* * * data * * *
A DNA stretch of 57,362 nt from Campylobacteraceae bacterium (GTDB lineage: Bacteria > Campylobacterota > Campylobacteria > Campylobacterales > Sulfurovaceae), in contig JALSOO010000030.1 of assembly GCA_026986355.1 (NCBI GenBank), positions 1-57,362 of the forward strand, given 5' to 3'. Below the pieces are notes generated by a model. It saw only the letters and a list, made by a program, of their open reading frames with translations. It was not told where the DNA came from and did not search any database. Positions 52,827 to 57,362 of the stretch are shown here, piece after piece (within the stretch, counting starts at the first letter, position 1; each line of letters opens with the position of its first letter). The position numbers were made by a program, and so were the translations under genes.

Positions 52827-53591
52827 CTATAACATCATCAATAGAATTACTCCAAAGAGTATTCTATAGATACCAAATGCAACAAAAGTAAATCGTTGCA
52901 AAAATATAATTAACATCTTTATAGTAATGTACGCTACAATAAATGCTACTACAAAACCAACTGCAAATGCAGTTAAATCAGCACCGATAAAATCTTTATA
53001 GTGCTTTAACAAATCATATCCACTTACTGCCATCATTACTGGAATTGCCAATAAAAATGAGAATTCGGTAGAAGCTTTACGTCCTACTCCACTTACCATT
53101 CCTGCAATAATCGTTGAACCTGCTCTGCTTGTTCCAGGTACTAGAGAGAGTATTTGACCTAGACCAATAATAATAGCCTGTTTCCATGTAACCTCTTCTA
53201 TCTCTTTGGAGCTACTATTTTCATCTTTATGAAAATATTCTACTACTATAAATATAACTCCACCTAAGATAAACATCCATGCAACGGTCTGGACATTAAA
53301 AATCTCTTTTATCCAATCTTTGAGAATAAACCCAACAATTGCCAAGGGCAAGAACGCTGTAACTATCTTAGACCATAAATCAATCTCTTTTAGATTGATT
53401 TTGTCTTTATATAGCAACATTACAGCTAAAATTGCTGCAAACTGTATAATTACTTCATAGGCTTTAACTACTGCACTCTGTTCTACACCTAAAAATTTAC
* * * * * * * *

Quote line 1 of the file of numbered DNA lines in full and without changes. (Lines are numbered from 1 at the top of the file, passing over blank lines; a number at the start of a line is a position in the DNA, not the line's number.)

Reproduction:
A DNA stretch of 57,362 nt from Campylobacteraceae bacterium (GTDB lineage: Bacteria > Campylobacterota > Campylobacteria > Campylobacterales > Sulfurovaceae), in contig JALSOO010000030.1 of assembly GCA_026986355.1 (NCBI GenBank), positions 1-57,362 of the forward strand, given 5' to 3'. Below the pieces are notes generated by a model. It saw only the letters and a list, made by a program, of their open reading frames with translations. It was not told where the DNA came from and did not search any database. Positions 52,827 to 57,362 of the stretch are shown here, piece after piece (within the stretch, counting starts at the first letter, position 1; each line of letters opens with the position of its first letter). The position numbers were made by a program, and so were the translations under genes.